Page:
First Generic Approved for Prolensa
Lupin Pharmaceuticals announced that the U.S. Food and Drug Administration (FDA) approved its generic for Prolensa™ (bromfenac – Bausch Health) Ophthalmic Solution, 0.07% in August 2023. Although generics already are marketed in the U.S. for other strengths of bromfenac ophthalmic solutions, Lupin has 180 days of exclusivity because it is the first to have approval for Prolensa’s strength. It is used to treat pain and inflammation in patients who have had surgery for cataracts. The typical dose is one drop in the affected eye once each day from the day before the procedure until 14 days after it. No information about launch or pricing is available for the generic. According to IQVIA, Prolensa’s U.S. sales amounted to $185 million for the 12-month period that ended on Sept. 30, 2023.
Levetiracetam and Clobazam
In a Safety Communication that was issued on Nov. 28, 2023, the FDA advised patients, caregivers and prescribers that taking levetiracetam or clobazam to control seizures may cause a very rare side effect known as drug reaction with eosinophilia and systemic symptoms (DRESS). Commonly beginning as fever, skin rash and/or swollen lymph nodes, DRESS can result in organ damage. Both drugs are available as generics and under different brand names. The FDA is instructing manufacturers of the drugs to include more details about the possibility of DRESS on the labeling of the products. Patients and their caregivers should be alert for the symptoms of DRESS and get emergency medical help immediately if they think DRESS reactions are occurring, especially if symptoms begin within two weeks to eight weeks after starting one of the drugs. Prescribers should advise patients and caregivers about symptoms of DRESS and recommend other treatments, if needed, for patients who may be at risk. However, patients should not stop using the drugs unless their healthcare providers switch them to different ones. Please see the FDA’s notice for more information that includes a list of the affected drug names.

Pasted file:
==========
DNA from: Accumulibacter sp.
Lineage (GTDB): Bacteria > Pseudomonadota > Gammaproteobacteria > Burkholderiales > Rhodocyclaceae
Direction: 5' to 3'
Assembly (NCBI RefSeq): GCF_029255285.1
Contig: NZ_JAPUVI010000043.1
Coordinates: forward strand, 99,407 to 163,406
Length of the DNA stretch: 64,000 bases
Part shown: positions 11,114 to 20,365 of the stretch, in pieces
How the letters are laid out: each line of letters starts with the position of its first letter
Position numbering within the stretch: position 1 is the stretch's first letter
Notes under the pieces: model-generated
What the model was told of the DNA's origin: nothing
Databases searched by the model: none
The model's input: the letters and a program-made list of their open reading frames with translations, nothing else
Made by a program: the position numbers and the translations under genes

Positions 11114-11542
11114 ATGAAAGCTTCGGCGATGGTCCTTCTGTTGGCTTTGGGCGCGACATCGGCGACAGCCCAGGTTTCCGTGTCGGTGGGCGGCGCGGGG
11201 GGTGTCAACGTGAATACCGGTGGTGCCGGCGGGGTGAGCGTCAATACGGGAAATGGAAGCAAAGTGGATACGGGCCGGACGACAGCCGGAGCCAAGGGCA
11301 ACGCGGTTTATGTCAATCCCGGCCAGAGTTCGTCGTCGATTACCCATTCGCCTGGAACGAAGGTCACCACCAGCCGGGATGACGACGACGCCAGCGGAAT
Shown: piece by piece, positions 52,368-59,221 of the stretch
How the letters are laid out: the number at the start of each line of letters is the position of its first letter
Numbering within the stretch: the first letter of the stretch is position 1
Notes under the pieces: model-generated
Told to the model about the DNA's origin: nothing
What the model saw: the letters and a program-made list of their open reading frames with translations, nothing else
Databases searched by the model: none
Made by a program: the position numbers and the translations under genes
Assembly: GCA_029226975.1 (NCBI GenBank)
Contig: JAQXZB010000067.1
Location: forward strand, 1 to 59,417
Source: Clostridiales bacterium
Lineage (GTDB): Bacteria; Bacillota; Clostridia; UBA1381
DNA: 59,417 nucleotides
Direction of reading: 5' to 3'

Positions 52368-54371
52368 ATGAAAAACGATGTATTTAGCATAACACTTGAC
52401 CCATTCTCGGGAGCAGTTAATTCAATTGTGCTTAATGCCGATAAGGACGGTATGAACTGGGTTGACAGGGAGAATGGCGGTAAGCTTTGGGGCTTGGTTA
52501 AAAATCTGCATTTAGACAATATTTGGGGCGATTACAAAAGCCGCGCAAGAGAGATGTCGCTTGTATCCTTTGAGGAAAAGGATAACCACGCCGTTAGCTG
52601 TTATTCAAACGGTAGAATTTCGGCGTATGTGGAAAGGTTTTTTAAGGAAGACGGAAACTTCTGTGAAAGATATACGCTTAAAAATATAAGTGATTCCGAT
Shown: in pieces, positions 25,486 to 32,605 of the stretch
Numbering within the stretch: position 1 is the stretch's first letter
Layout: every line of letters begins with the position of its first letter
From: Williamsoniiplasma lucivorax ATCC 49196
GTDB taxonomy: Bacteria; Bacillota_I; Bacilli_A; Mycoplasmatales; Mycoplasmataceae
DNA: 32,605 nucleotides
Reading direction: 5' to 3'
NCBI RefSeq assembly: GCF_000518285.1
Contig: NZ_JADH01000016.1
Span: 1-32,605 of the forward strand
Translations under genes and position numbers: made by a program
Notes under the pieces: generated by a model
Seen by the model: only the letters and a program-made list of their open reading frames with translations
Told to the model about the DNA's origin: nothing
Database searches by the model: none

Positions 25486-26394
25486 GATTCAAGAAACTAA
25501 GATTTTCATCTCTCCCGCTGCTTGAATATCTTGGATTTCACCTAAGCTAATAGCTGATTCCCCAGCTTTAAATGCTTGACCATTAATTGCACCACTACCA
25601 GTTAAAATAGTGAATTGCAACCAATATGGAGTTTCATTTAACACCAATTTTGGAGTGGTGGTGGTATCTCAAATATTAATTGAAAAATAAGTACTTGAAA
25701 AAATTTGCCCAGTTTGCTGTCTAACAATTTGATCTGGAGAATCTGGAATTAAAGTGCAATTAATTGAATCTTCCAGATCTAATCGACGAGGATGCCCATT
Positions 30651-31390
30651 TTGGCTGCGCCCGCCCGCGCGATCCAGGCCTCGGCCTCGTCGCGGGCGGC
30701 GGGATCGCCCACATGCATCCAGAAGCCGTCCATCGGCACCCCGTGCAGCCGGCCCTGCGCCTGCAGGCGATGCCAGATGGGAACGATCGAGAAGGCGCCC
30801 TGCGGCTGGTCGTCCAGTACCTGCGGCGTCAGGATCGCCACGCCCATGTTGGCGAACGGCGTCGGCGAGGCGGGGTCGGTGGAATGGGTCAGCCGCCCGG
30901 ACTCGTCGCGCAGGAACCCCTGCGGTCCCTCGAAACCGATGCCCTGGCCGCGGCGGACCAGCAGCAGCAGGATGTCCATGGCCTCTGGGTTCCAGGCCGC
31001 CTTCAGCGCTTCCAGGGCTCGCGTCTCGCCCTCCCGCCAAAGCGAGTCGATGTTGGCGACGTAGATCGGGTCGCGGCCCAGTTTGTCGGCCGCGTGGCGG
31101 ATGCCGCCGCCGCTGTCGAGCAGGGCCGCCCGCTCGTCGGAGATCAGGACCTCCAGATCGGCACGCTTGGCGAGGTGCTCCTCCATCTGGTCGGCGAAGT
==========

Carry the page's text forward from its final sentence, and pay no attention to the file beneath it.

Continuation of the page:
Separately, the FDA also warned on Nov. 28, 2023, about the possibility that using any of the chimeric antigen receptor (CAR) T cell therapies may increase the risk of having a second cancer. Two of the drugs– Abecma® (idecabtagene vicleucel) and Carvykti® (ciltacabtagene autoleucel) are directed at B-cell maturation antigen (BCMA), and four others – Breyanzi® (lisocabtagene maraleucel), Kymriah® (tisagenlecleucel), Tecartus® (brexucabtagene autoleucel) and Yescarta® (axicabtagene ciloleucel) target cluster of differentiation (CD)19. BCMA and CD19 are associated with B-cell cancers. The drugs are tailored to each patient by collecting and then altering some of the patient’s T cells so that they bind specifically to BCMA or CD19. When the modified CAR-T cells are infused back into the patient, they inactivate the target protein, destroying the cancer cells that produce it. Some patients who received CAR-T therapy have developed T-cell malignancies and some have died. The FDA is advising that all patients be monitored closely while it investigates further. Here is more information.